Challenges the conventional wisdom that violent horror films can only degrade women and incite violence.
In Recreational Terror, Isabel Cristina Pinedo analyzes how the contemporary horror film produces recreational terror as a pleasurable encounter with violence and danger for female spectators. She challenges the conventional wisdom that violent horror films can only degrade women and incite violence, and contends instead that the contemporary horror film speaks to the cultural need to express rage and terror in the midst of social upheaval.
Isabel Cristina Pinedo is Assistant Professor of Media and Cultural Studies in the Department of Communications at Hunter College of the City University of New York.
"Isabel Pinedo's Recreational Terror provides a superb analysis not only of women's greater agency within and outside the horror genre, but also of why people enjoy horror films in general. Her excellent book is remarkably readable and yet sophisticated, written well enough to satisfy both general readers and film theory aficionados. " — Lynn S. Chancer, Sociology, Barnard College, Columbia University
"For those who are disgusted by and afraid to look at this 'disreputable' genre, Pinedo explains why, and for fans, she provides critical attention to the fears we bring to this bloody spectacle. In an original contribution to genre/audience study, the author focuses on an important shift in narrative structure and devices within the postmodern horror film. With enthusiastic attention to detail, her work uncovers an irrational world where the mutilated female body is the site of a collapsed social order that viewers recognize and fear. Pinedo also persuades us to look at how subversive elements of female subjectivity–within specific films and within contemporary audiences–have informed the genre and its reception. Through an examination of this contradictory and complex dynamic we are persuaded to look again at the horror film and ourselves. " —Serafina K. Bathrick, Professor Emeritus, Hunter College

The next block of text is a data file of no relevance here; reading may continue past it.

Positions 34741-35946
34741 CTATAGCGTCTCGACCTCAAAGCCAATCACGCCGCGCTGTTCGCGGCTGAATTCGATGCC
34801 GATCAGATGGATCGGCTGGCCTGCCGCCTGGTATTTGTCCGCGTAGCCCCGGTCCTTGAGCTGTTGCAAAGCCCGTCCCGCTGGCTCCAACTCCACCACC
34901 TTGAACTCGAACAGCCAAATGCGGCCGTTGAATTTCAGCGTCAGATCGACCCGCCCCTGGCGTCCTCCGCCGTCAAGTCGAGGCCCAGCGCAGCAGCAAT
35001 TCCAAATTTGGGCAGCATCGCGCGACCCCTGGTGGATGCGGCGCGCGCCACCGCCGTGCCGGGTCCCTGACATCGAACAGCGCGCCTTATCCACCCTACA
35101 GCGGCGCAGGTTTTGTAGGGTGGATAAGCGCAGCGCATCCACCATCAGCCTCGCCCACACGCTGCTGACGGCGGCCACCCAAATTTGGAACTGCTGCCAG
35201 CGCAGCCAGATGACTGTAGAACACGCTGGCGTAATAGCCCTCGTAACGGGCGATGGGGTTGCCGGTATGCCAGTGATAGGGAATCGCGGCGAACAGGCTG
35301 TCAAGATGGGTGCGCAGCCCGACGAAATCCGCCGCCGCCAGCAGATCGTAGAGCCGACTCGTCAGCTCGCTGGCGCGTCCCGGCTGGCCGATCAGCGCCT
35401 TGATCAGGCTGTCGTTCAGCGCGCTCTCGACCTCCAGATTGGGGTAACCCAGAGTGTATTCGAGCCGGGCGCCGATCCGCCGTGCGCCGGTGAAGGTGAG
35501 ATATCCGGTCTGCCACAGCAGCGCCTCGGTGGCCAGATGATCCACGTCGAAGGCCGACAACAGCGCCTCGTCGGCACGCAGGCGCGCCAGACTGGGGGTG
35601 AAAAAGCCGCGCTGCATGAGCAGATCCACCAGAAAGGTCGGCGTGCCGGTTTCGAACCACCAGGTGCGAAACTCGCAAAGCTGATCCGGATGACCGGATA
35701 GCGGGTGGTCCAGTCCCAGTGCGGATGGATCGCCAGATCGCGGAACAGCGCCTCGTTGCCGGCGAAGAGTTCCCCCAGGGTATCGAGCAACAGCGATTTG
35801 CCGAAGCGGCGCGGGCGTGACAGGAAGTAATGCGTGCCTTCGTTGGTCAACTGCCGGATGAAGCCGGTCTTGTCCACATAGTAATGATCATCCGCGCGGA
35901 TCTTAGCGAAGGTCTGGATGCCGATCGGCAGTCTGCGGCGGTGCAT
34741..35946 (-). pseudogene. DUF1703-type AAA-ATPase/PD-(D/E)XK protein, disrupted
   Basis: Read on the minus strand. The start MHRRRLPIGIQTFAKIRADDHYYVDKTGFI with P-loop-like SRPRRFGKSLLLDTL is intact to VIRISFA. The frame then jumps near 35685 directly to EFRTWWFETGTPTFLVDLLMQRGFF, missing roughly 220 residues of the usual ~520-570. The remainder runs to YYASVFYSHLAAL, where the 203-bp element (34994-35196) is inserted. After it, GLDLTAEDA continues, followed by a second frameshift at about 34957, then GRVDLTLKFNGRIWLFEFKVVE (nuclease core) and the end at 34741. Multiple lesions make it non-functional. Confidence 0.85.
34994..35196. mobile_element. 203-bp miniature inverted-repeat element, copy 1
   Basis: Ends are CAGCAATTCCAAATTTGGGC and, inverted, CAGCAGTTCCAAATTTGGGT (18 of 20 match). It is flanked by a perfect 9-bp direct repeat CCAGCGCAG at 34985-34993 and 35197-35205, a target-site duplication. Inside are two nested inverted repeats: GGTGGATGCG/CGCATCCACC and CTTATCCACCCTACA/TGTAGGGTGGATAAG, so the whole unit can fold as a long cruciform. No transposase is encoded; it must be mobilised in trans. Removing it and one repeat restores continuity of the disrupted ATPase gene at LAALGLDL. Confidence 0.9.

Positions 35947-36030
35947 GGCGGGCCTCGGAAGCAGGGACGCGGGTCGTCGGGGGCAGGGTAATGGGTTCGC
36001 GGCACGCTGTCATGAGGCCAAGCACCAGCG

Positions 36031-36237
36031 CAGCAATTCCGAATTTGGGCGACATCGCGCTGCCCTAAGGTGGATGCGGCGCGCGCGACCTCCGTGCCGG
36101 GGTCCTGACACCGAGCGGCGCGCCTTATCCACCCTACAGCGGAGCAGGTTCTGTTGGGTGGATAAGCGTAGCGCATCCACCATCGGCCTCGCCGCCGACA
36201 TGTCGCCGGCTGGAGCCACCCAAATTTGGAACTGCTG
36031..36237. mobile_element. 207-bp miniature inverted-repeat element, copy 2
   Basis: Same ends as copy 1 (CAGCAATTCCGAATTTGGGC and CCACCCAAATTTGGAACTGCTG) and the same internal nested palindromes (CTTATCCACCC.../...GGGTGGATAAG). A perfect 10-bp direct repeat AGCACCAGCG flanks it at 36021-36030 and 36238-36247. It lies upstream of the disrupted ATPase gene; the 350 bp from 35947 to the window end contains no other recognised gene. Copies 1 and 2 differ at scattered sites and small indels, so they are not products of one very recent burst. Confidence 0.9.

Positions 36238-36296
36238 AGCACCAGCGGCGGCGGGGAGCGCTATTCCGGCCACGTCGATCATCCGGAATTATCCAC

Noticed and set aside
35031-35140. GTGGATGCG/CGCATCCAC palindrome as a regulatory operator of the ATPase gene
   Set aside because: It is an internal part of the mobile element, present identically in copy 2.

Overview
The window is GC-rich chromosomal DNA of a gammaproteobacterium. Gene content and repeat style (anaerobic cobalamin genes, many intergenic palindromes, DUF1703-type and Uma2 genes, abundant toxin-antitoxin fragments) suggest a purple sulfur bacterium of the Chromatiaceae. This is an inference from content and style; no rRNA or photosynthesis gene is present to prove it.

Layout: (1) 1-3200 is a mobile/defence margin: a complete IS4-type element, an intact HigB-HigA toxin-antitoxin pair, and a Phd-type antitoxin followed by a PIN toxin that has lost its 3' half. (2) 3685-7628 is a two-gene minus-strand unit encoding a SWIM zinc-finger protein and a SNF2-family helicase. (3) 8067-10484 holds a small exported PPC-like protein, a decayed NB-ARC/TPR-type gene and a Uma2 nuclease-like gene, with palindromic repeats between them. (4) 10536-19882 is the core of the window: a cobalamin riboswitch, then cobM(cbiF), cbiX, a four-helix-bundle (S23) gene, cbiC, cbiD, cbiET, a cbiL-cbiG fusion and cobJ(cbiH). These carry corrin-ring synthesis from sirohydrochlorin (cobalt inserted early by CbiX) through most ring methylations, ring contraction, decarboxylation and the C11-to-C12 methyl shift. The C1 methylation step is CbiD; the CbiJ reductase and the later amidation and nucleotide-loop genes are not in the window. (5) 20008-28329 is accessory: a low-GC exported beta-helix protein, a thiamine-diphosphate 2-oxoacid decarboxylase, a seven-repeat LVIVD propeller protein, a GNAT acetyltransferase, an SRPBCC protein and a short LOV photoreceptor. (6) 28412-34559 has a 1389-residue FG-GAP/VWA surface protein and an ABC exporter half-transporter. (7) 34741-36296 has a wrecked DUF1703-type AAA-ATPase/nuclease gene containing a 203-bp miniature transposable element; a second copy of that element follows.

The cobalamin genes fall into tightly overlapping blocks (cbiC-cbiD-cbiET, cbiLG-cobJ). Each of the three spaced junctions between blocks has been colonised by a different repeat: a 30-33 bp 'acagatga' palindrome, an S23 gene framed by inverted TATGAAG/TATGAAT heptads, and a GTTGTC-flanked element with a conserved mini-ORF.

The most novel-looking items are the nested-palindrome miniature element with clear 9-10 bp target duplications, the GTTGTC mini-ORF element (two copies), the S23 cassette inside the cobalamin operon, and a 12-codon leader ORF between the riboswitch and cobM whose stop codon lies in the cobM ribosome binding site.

"Pinedo has seen some 600 films, and the wealth of this experience is reflected in the book. She makes distinctions that are neither obvious nor trivial, and 'reads' these films as texts with the sophistication of someone whose interdisciplinary background includes film studies, sociology, and psychoanalysis. Her insistence on contextualizing both the films and what has been said about them by reviewers and film critics and theorists is consistent with the best work now being done by social scientists, historians, literary scholars, and students of film. " — Michael E. Brown, Northeastern University